Supporting Ex-Prisoners in Establishing Small Businesses

From January 2021, RIFT Social Enterprise (RSE) will be working in partnership with the Faculty of Business and Justice at the University of Central Lancashire (UCLan), to pilot a new virtual clinic, supporting ex-prisoners in establishing small businesses.  RSE was founded in January 2018 by Jan Post, Chair of the RIFT Group.

RIFT Group is a traditional, professional, firm which specialises in helping individuals obtain tax refunds from HM Revenue & Customs (HMRC).  RSE is led by Chief Executive, Andy Gullick, a former prison governor, probation officer and an alumnus of UCLan, having graduated from the University in 1992 in Psychology.  UCLan has a strong track record of working in the criminal justice sector and the project goes to the heart of its business school’s mission statement, working with business to empower individuals and positively change lives.

In 2017, the Lammy Review reported that reoffending is estimated to cost the UK taxpayer between £9.5 and £13.5 billion per year.  The Review was an independent enquiry, commissioned by David Cameron, and led by the now Shadow Secretary of State for Justice, David Lammy. It examined the treatment of Black, Asian and Minority Ethnic individuals in the criminal justice system but also looked at the data for the population as a whole. 99% of those who go to prison will be released at some stage in their lives  so it is important that prisons work to rehabilitate offenders and reduce reoffending. But, currently, re-offending rates can exceed 40% and half of all crime is committed by those who have already been through the criminal justice system. However, rates halve where the individual gains employment on release.  As Lammy observes:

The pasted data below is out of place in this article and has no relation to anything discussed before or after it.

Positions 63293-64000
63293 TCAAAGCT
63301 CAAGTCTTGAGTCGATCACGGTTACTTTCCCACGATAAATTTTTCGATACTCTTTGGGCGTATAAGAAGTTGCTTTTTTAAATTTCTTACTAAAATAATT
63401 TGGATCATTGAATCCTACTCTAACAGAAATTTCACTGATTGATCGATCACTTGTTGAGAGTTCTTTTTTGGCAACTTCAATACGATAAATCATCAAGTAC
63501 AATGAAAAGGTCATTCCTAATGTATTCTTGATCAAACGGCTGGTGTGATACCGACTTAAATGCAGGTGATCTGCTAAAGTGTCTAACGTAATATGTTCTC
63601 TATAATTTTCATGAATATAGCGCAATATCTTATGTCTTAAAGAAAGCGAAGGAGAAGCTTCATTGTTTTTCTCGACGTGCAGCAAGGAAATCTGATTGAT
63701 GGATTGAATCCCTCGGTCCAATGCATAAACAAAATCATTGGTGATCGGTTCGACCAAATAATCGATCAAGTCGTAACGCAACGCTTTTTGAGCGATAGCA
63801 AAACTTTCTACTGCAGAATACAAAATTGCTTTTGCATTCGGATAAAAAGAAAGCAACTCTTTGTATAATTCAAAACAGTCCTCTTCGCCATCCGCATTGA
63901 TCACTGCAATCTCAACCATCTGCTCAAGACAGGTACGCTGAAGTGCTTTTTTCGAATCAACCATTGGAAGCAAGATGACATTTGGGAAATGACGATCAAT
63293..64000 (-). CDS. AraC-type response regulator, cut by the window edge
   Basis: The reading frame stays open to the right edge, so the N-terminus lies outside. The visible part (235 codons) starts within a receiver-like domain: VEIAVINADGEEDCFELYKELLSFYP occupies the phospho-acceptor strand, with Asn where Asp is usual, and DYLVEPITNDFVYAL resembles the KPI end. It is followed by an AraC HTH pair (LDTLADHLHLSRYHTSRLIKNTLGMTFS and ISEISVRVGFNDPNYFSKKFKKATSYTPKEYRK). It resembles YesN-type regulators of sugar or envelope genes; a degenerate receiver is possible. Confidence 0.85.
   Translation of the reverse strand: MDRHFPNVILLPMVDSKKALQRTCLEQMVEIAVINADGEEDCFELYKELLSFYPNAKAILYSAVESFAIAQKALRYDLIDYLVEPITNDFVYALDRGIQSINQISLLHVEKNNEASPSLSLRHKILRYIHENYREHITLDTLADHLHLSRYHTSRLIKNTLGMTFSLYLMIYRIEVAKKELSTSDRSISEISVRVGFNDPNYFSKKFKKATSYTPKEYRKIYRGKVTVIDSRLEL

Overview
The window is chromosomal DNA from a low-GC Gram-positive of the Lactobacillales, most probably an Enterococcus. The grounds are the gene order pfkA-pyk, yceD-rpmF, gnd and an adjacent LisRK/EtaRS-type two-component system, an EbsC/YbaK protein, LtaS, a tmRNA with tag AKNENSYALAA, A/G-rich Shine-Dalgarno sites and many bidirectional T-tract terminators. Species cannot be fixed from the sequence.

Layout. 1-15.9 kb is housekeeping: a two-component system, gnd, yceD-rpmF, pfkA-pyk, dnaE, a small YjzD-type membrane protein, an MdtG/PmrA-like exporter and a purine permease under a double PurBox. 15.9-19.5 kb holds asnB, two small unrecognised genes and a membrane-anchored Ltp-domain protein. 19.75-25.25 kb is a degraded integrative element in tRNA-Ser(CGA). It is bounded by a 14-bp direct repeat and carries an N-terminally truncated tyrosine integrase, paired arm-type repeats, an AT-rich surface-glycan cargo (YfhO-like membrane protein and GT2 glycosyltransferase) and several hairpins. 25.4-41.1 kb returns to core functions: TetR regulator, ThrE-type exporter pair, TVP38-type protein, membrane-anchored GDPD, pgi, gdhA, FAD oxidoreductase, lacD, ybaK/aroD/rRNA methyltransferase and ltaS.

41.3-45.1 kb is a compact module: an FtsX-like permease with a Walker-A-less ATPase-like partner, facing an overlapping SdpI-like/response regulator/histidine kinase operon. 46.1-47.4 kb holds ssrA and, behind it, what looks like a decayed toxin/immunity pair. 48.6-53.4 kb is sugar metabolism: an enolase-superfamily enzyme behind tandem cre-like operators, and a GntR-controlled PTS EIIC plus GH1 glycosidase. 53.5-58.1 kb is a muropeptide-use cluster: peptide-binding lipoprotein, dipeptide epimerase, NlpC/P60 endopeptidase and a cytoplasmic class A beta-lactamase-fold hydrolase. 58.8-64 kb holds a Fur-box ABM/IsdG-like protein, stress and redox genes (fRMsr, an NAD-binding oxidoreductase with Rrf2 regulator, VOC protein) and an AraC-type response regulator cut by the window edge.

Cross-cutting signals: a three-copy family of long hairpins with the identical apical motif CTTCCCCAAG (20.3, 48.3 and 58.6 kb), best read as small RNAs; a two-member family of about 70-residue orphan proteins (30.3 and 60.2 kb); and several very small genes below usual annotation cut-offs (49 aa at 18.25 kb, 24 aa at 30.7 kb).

Ex-offenders need effective services and supportive communities, but above all else, they need work. A job removes dependence on criminality for income, and an opportunity for education or training boosts self-respect and gives ex-offenders a stake in society and in their own future.”   

In line with Lammy, several academic studies have demonstrated the positive impact that work can have as a key source of reduction of recidivism.  However, for those released from a prison environment, there are a number of barriers to re-entry into the workforce, both on the supply and demand side of the labour market.

On the demand side, traditional employment models have been decreasing and self-employment in the UK has been on the rise.  Office of National Statistics figures indicate that there has been a significant growth in self-employment in recent years, increasing from 12% of the working population (3.3m people) in 2001 to over 15% (over 5m people) in 2019.   With the global pandemic and unemployment levels rising sharply, the demand side of the labour market is likely to become increasingly challenging and the focus on self-employment opportunities for ex-prisoners, more important than ever.

In 2018, the Government published its White Paper on Education and Employment for Offenders.  RSE highlighted to the Cabinet Office that the White Paper did not look at self-employment opportunities for prisoners.  Much of the work of RSE has since done has explored ways in which, as part of the rehabilitation process, prisoners and ex-prisoners can be supported in developing skills necessary for viable self-employment.

RSE is working with a number of prisons across the UK to provide support to prisoners and has adapted its operating model swiftly, to ensure continuity of service in the face of Coronavirus.  Working in partnership with UCLan and its students, it is hoped that the offering of key business start-up services can be broadened into areas ranging from basic bookkeeping to digital marketing.  UCLan has a strong track record of operating pro bono law clinics and the partnership represents an exciting opportunity to expand this clinical model and present students with a platform to put their classroom learning into practice.

Research has shown that one of the key factors in successful business start-up is the presence of a network.  Individuals leaving the prison environment have often been isolated from old networks and reintegration into society generally, as well as the business world, is a significant challenge.  It is hoped that the virtual clinic, with planned monthly webinars, will help individuals to make small steps to rebuilding networks.  However, more help is needed and RSE is looking for those with professional experience in the area of business start-up to act as mentors for the prisoners it works with.

If you would like to take part in this exciting initiative, please contact Andy Gullick at RSE ([email protected] or 07954 014382). Page 57 Page 45 Page 62